Meg Webb speaking. Webb read letter from Tim Jacobsen State Secretary of Health & Community Services Union received over lunch break urging bill be rejected. HACSU emphasised need for government to focus on collaborative approaches to address frustrations that lead to protests.

Member of Windemere Liberal Nick Duigan speaking now — says the bill targets protests which are “routinely extreme”.
Duigan says he accepts the argument from legal submitters that increased penalties may not deter protests

Says as protests impose costs on business he is “comfortable” that increased penalties “is an appropriate response”. Duigan read a letter from Michael Bailey the CEO of Tas Chamber of Commerce & Industry supporting the bill – an industry lobby group which didn’t brief the Leg Co yesterday.

Vote on the end 2nd reading 11-3 in favour of the bill

3 against Webb, Valentine, Gaffney

11 for Labor (3) + Liberal (4) + Forrest, Armitage, Rattray, Harriss

Now will deal with amendments in committee.

Ruth Forrest as Chair of Committees in chair. Clauses 1, 2 & 3 carried on the voices & no division

Hiscutt now moving several amendments to clause 4. Lovell (Labor) says she supports amendments but has Qs (TI doesn’t have a copy of latest amendments & they were read quickly).

Lovell sought clarification that these changes wouldn’t apply to industrial action or protests without permits. Hiscutt says they wouldn’t.

Forrest out of chair and speaking – supporting govt amendments as being targetted at those “actively preventing people going about their lawful activities”.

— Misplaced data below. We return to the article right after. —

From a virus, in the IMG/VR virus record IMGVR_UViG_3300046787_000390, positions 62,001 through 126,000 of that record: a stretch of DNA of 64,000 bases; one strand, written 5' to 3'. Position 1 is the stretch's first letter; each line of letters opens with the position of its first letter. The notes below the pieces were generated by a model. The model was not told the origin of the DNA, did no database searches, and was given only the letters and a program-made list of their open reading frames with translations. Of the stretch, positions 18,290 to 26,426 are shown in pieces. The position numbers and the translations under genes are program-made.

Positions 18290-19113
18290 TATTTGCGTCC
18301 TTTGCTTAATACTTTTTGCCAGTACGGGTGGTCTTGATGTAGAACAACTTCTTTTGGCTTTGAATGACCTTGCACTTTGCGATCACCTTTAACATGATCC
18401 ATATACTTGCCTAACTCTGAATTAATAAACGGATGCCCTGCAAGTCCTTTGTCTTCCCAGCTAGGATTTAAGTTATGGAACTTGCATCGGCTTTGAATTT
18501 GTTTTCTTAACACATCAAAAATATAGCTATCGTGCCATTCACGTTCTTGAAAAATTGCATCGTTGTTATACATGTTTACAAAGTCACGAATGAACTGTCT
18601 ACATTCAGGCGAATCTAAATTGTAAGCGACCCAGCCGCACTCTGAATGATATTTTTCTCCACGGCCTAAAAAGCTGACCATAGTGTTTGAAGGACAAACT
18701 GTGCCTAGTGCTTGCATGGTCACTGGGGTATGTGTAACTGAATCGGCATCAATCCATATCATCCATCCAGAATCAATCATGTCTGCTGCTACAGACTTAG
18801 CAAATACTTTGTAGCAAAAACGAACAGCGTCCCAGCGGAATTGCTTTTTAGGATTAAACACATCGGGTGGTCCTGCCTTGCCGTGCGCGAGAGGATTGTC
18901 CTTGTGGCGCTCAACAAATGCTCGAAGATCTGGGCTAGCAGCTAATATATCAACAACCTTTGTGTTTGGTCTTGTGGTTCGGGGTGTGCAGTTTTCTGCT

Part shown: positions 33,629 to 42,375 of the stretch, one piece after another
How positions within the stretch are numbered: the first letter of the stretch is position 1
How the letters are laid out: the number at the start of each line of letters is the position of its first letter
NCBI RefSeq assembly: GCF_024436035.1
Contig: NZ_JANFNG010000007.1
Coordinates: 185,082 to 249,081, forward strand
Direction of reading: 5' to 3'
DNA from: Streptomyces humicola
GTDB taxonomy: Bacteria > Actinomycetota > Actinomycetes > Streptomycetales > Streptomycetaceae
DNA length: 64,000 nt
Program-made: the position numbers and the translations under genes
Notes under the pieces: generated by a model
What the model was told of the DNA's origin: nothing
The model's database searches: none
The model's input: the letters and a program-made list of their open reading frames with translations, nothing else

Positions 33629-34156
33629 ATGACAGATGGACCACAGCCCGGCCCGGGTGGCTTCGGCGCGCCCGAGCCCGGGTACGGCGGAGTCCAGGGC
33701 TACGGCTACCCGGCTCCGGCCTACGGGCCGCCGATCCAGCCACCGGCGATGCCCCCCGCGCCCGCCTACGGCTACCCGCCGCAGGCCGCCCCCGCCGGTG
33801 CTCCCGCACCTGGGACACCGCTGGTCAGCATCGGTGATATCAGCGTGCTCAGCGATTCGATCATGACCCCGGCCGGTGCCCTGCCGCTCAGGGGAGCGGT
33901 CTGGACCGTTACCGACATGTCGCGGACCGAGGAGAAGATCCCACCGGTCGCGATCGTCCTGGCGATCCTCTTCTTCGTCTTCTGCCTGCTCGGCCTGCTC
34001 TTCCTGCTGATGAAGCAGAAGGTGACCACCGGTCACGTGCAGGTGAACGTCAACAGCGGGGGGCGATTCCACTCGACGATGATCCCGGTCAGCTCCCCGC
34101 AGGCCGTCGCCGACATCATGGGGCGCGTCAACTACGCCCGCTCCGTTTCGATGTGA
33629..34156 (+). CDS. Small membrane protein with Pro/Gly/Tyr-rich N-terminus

Gaffney read correspondence from Human Rights Law Centre stating that the govt amendments indicate bill is being targetted as protests which block road access in limited no of workplaces in the state. HRLC said it can be used against protests in far more locations.

Lovell speaking and saying while she supported the amendment to clause 4 as being better than the original, she would oppose the clause.

Webb said pleased to see govt amendment to be adopted but said she won’t be supporting the clause.

Forrest says she supports the clause for increasing the penalties for the obstruction of a road.

Lovell said the clause was framed to target protests on the Helilog Road in the Tarkine but would have broader effects.

Clause 4 was carried 8-6

Against Labor (3) + Webb, Valentine and Gaffney.

Clause 5 (on unlawful entry to land)

Lovell (Labor) moving amendment to carve out exemption for workers from trespass involved in industrial action, industrial disputes or people (incl community/family members) involved in an industrial campaign.